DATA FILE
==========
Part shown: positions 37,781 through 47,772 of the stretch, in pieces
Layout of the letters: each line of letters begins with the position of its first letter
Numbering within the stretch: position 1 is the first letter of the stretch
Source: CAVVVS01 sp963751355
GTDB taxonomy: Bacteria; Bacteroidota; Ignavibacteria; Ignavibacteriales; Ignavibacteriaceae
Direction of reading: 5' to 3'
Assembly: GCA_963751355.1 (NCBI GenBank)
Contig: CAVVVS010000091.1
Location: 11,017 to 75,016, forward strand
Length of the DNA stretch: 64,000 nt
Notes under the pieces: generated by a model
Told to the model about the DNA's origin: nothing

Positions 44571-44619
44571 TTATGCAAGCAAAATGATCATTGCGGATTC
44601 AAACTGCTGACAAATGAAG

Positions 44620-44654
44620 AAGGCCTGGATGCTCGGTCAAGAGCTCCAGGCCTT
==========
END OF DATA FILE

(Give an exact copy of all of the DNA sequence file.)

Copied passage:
Part shown: positions 37,781 through 47,772 of the stretch, in pieces
Layout of the letters: each line of letters begins with the position of its first letter
Numbering within the stretch: position 1 is the first letter of the stretch
Source: CAVVVS01 sp963751355
GTDB taxonomy: Bacteria; Bacteroidota; Ignavibacteria; Ignavibacteriales; Ignavibacteriaceae
Direction of reading: 5' to 3'
Assembly: GCA_963751355.1 (NCBI GenBank)
Contig: CAVVVS010000091.1
Location: 11,017 to 75,016, forward strand
Length of the DNA stretch: 64,000 nt
Notes under the pieces: generated by a model
Told to the model about the DNA's origin: nothing

Positions 44571-44619
44571 TTATGCAAGCAAAATGATCATTGCGGATTC
44601 AAACTGCTGACAAATGAAG

Positions 44620-44654
44620 AAGGCCTGGATGCTCGGTCAAGAGCTCCAGGCCTT